Hoosier Homestead Awards Ceremony: In honor of Indiana's rich agricultural heritage, the Hoosier Homestead Award program recognizes families with farms that have been owned by the same family for 100 years or more. Indiana family farms may qualify for the Centennial Award for 100 years of ownership, the Sesquicentennial Award for 150 years of ownership and the Bicentennial Award for 200 years of ownership. The program was instituted in 1976 and recognizes the contributions these family farms have made to the economic, cultural and social advancements of Indiana. In the past 40 years, more than 5,000 farms have received the honor. ISDA conducts two ceremonies every year; one of which will be taking place at the state fair.

    For the most up-to-date information on the different events, as well as FAQs and parking instructions, please visit The gates open every morning at 8 a.m., and parking is available on a first-come, first-serve basis.  

    Market District

    Indiana Grown kicks-off second year with new partnership

    Indiana Grown celebrated its one-year anniversary in style by participating in a local cook-off event with Market District – the initiative’s newest retail partner. Two teams (Indiana Grown vs. Market District) went head-to-head in a friendly competition to come up with the best 3-course meal using at least three Indiana Grown products.

    Indiana Grown team

    The Indiana Grown team was led by Ted McKinney and Suzi Spahr, and the Market District team made up of executive sous chefs Jennifer Bargisen and Edward Yows from the Carmel branch. To make it official, there was a panel of local judges, consisting of Ivy Tech’s Jeff Bricker, Indiana food writer Heather Tallman and Indiana Grown commission member Margaret Davidson, who scored each dish based on the following categories: creativity, use of Indiana Grown products and overall taste.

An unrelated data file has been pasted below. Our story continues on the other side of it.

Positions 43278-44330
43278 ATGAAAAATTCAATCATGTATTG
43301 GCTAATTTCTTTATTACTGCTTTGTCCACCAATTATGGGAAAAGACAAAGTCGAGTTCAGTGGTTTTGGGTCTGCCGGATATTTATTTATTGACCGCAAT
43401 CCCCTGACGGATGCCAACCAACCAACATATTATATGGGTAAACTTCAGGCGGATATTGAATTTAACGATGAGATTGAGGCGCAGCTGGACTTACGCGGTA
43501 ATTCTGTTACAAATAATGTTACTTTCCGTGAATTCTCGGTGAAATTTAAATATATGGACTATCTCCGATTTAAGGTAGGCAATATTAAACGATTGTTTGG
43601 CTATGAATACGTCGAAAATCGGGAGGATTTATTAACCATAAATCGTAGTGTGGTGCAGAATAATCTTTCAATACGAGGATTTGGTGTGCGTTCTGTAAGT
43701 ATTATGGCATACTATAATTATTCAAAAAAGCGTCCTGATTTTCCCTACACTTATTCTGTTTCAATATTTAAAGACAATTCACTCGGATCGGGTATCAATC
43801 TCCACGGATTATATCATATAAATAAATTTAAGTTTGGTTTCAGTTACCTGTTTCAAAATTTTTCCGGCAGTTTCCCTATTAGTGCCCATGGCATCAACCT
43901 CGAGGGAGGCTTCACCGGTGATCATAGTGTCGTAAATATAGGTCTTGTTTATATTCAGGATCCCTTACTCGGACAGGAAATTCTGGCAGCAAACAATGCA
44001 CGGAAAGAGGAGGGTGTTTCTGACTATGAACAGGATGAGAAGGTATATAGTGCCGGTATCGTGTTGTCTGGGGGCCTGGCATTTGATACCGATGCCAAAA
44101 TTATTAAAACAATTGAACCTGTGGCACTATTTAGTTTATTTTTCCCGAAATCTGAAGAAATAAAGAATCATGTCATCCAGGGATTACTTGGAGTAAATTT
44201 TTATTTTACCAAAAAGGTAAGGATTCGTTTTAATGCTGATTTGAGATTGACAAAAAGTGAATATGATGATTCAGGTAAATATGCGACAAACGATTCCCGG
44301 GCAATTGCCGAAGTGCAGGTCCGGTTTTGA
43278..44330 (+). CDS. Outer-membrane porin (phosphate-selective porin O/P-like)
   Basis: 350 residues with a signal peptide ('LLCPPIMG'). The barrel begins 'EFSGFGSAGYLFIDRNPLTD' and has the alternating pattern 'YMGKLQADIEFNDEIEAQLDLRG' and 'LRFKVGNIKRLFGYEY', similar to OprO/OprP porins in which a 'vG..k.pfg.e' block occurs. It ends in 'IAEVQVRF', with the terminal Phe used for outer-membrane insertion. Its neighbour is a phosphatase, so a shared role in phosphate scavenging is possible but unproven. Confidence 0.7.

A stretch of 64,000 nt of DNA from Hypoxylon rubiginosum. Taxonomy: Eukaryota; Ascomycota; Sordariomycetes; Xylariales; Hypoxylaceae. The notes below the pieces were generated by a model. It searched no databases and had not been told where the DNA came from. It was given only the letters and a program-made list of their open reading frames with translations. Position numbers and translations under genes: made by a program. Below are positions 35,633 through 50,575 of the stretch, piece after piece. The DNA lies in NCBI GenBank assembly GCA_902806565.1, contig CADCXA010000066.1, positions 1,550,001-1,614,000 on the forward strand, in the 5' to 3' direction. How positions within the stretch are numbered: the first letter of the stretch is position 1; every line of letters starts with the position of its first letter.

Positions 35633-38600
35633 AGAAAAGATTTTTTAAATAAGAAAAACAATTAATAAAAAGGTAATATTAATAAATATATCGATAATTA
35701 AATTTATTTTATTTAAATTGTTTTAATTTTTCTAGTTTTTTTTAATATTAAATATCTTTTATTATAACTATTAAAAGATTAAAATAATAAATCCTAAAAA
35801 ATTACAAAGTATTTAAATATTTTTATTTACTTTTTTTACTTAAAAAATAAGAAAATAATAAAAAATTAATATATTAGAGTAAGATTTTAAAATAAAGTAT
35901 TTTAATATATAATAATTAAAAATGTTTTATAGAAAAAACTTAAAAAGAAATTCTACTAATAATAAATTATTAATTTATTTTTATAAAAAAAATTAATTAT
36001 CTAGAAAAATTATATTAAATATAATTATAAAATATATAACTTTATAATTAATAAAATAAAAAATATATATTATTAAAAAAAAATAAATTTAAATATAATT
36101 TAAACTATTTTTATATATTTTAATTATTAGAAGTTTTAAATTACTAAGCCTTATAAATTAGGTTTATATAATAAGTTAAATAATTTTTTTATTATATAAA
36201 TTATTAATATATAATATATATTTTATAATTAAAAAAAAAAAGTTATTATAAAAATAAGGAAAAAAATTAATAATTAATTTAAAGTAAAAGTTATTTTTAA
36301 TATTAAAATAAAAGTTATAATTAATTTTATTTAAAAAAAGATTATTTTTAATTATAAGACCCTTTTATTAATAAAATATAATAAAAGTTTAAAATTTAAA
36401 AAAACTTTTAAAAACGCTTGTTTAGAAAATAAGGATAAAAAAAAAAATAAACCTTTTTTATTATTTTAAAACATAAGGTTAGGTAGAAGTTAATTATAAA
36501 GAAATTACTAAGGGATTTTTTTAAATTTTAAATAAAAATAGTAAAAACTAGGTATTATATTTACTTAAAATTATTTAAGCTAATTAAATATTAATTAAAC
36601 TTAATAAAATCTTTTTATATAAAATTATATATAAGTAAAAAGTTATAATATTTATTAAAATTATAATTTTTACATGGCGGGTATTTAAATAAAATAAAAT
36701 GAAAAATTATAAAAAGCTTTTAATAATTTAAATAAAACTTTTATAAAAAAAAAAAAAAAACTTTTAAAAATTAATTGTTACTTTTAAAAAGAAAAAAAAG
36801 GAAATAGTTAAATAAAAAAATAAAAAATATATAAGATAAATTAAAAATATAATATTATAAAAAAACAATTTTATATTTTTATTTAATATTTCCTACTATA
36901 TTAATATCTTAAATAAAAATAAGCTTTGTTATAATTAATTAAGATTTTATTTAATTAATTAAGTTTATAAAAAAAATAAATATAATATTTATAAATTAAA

Much like Master Chef, the contestants only had one hour to prepare their dishes and minutes to find the right ingredients. After the dishes were complete, they were meticulous analyzed by the judges, who later announced Market District as the winner (by .25 points).


    As the winning team, their main dish, which was the Indiana Grown Burger, was available for sampling and featured July 7-9.

    Both teams

    Continuing the celebration, two additional Indiana Grown events took place that weekend to further usher in the new partnership:

    • Indiana Grown Exhibition: Multiple members had booths set up at Carmel Market District for sampling and sales.
    • Menu takeover at table by Market District: Table by Market District served various dishes made with Indiana Grown products during their lunch and dinner.

    Overall, the weekend-long celebration was a huge success and a great way to announce Indiana Grown’s latest partnership, which will bring added visibility to the more than 35 Indiana Grown members carried in-store.

    Grain buyers

    Indiana Grain Buyers and Warehouse Licensing Agency regulatory focus

    The Indiana Grain Buyers Warehouse Licensing Agency (IGBWLA) is currently in the process of updating its administrative code, as well as the administrative code of the Indiana Grain Indemnity Board. The rulemaking changes, which are largely technical corrections and required statutory updates, began last fall after approval was granted by the Office of Management Budget (OMB). Once ISDA drafted the proposed rules, they were submitted to OMB, approved by the office and then published on the Indiana Register website.